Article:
Monday 24 April 2017

I knew my ankle was ok when I was jumping around after Frankie's try

Player Diary: Tommy O'Donnell

Keith Earls and Francis Saili after Munster’s win over Racing in France. Photo: Stephen McCarthy/Sportsfile
Keith Earls and Francis Saili after Munster’s win over Racing in France. Photo: Stephen McCarthy/Sportsfile

Tommy O'Donnell

The past two weeks have been all about my recovery from the ankle injury I sustained in Paris, but after a week laid up, I'm ready to roll again tomorrow against Racing again.

It was a bit of an unfortunate incident. Just before the injury I kicked a ball down the pitch, and the foot that I kicked the ball with landed down on Casey Laulala's foot. All my weight came down through that and had nowhere to go except over on my ankle so I gave it a good wrenching.

At this stage I doubt I have any ligaments left in that ankle anyway from my various injuries over the years, so this one was just some bruising and swelling. It was nothing major.

I learned my lesson about trying to do the backs' job, but I think Tyler Bleyendaal learned a lesson in the incident too - I don't think he'll be telling me or any other back-row to kick again!

He passed to me and shouted 'kick', so I was just doing what I was told. I didn't see the ball land, I was too busy grabbing my ankle, but when I watched it back, I think it was one to be proud of, which is something I suppose!

Mobility

The week between Paris and Glasgow was all about plenty of icing and getting the mobility back into the ankle again. I had scans on the foot as soon as we got back from Paris, but even before the results came back, I had some physio on the injury to kick-start the recuperation.

You never know what's going on with an injury like that, you always fear it might be worse than it feels, but the physios had a pretty good idea what I'd done, so they eased my mind a little bit.

All the tests that they could do told me that I had just badly jammed up the joint rather than doing any major damage, and they were proved right.

Icing and compressing became the routine. With an injury like that, the aim is to get the swelling down, get it back to normal size and once you are there, the real work can begin.

Any time there is pain in an area, all the muscles stop working. What you need to do there is to get the muscles back working for you again. I had to do plenty of balance work early on in the week, get back running as soon as I could and build it up to changing direction by the end of the week.

Against Warriors, whatever the surface, we needed 15 players that were 100pc fit. There was no way I was able to take part in a physical, pacy game like that. That was clear to me from early on in the week.

I stayed back in Limerick to recuperate, but it didn't make for easy viewing. I was on the edge of the seat with my heart in my throat throughout.

I'm definitely a better player than supporter. When you're in control of a situation it's so much easier, especially when you know the plays and exactly what's happening.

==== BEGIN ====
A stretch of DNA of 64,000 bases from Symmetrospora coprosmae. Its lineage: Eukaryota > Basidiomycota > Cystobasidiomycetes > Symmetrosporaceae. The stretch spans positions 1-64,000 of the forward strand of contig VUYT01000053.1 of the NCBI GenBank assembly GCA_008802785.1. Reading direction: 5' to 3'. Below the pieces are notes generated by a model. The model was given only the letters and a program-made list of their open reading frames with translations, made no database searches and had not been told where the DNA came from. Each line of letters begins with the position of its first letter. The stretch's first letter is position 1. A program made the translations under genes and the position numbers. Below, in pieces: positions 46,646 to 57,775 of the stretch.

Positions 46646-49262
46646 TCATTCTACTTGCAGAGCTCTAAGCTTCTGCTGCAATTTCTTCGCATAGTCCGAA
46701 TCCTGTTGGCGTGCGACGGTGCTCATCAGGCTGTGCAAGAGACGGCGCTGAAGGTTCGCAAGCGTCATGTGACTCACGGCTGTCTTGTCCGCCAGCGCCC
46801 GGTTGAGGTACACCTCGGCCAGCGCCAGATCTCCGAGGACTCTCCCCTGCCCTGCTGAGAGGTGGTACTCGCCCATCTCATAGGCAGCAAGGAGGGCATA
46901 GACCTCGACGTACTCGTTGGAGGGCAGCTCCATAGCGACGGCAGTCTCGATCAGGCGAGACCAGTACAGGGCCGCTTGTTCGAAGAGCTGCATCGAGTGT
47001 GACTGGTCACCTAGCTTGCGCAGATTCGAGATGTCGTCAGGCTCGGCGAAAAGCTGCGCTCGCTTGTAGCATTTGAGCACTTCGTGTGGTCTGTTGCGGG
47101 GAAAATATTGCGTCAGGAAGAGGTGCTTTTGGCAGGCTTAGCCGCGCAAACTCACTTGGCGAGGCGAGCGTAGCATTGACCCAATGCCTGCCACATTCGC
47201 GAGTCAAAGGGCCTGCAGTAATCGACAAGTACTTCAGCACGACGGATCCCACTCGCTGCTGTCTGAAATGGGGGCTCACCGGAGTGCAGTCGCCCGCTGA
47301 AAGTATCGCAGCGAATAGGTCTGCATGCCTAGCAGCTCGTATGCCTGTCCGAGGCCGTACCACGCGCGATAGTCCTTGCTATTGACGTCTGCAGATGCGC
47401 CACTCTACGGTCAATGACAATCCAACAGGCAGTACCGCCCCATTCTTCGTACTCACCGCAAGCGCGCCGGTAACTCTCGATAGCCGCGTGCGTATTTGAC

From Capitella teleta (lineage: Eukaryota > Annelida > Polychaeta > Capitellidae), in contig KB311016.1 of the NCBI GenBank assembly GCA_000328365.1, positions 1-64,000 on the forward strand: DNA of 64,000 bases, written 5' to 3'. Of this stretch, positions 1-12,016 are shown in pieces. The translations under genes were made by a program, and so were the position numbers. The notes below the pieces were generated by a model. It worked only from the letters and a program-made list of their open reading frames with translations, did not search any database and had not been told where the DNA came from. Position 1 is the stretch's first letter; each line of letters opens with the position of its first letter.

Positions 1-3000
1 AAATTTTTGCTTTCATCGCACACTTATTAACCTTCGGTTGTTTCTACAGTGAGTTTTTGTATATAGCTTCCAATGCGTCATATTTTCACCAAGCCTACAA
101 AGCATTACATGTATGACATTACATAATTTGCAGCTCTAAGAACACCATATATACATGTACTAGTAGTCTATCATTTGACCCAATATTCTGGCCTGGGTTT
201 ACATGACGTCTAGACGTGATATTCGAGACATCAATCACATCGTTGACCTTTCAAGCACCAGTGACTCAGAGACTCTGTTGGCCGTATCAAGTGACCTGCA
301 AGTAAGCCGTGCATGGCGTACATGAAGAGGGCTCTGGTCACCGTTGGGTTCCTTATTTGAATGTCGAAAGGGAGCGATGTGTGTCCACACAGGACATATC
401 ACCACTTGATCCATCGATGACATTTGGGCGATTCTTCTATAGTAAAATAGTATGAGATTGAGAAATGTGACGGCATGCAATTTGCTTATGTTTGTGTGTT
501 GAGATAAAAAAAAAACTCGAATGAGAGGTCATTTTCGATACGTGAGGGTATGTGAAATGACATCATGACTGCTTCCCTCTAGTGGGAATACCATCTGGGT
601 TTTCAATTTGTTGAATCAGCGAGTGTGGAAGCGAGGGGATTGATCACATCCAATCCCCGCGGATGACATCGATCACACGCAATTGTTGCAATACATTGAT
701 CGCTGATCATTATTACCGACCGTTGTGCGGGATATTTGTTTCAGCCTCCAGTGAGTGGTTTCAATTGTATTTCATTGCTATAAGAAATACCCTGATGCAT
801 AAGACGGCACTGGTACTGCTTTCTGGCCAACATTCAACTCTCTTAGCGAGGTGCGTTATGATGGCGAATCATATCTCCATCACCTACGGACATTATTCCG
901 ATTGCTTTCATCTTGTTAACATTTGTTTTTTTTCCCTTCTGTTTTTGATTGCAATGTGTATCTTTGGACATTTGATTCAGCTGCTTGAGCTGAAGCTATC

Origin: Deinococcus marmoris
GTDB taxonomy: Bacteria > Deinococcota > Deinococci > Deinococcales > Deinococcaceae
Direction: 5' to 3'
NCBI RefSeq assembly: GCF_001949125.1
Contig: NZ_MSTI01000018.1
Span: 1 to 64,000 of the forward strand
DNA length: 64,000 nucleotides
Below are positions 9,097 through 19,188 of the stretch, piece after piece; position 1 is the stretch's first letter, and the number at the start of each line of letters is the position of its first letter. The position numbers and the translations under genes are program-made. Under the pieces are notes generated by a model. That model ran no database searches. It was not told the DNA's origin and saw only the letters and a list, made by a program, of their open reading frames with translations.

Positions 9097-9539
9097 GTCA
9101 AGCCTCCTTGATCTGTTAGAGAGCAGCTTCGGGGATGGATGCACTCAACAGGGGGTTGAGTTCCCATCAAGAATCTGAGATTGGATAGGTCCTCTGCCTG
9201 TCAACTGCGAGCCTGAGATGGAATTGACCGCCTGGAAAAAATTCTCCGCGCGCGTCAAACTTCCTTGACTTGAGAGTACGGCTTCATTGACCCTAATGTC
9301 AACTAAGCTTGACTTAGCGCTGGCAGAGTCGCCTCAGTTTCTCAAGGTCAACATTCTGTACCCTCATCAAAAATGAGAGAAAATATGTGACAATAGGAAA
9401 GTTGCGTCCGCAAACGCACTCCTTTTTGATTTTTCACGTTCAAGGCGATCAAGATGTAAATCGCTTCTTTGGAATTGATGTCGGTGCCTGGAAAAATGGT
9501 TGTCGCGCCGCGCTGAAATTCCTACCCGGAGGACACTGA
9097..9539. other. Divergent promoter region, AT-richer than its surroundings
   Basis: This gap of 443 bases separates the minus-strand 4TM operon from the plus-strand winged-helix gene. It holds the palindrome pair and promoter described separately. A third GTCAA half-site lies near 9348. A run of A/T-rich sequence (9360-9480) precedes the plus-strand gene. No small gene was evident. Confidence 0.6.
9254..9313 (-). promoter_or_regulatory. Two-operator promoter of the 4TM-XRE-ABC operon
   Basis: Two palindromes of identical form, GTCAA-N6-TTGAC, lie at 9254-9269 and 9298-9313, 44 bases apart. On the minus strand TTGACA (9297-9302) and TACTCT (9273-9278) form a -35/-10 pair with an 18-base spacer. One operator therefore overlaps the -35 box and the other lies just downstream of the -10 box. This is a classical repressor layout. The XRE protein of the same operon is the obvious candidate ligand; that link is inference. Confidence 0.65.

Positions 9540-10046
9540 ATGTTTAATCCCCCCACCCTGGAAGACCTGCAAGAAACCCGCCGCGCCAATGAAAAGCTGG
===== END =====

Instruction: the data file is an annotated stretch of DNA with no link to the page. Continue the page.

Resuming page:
We'd played Glasgow twice already this season and we know each other inside out. You could see everything, all the video analysis falling into place with two teams that know each other so well banging off each other.

The lads did brilliantly. The little scrap of possession they got to get the try was fantastic. I gave some leap out of the chair when Frankie Saili scored - I knew the ankle was okay after I was jumping around Cathal Sheridan's house.

It was a score of real ingenuity; it wasn't one we had worked on. The maul was planned, but after that it was some great play.

Frankie has worked really hard to get back fit after a few frustrating months for him and we're all delighted for him. It shows the player and personality he is - he is loved by every one of us, and even when he was injured he always had a smile on his face.

He never seems to have a simple dot-down either, there is always a big dive over the line, but if I get to see that six or seven more times this season, like the rest of the Munster fans, I'll be pretty happy.

The amount of supporters that travelled to Glasgow was remarked on by the players and coaches this week. So many of them made a big effort to follow us and that honestly means so much.

It makes such a difference away from home, making it feel like your own patch is a real lift to the team, so the supporters deserve thanks for that.

While the lads were preparing for the Glasgow match I did my first bit of running on my own at UL on Saturday. I did another longer session on Monday and then I took a full part in training with the boys on Tuesday. I got through it okay, which was a real relief.

So far I've had no ill effects. I've been pretty diligent all week in how I have managed it after training, so the hope is that I am deemed fit by the medics and then that I am called upon by the coaches.

Having a spot in the quarter-final wrapped up is a great comfort to us going in to this game, but the aim has to be to win again and get that quarter-final in Thomond Park.

It's a long time since we've had a home game in the knock-out stages and as special as the pool games have been this year, knock-out rugby brings an extra bite.

Racing might have looked like a beaten team when we left Paris, but we've all seen how well they recovered last weekend against a really good Leicester team.

They switched up a few things in defence and made huge improvements all over the park, and we are expecting a massive challenge from the proud French champions.

Maybe we caught them on a bad day, but we'll get nothing easy from them tomorrow, that's for sure. But the aim is simple: win again and it will be mission accomplished.

Irish Independent

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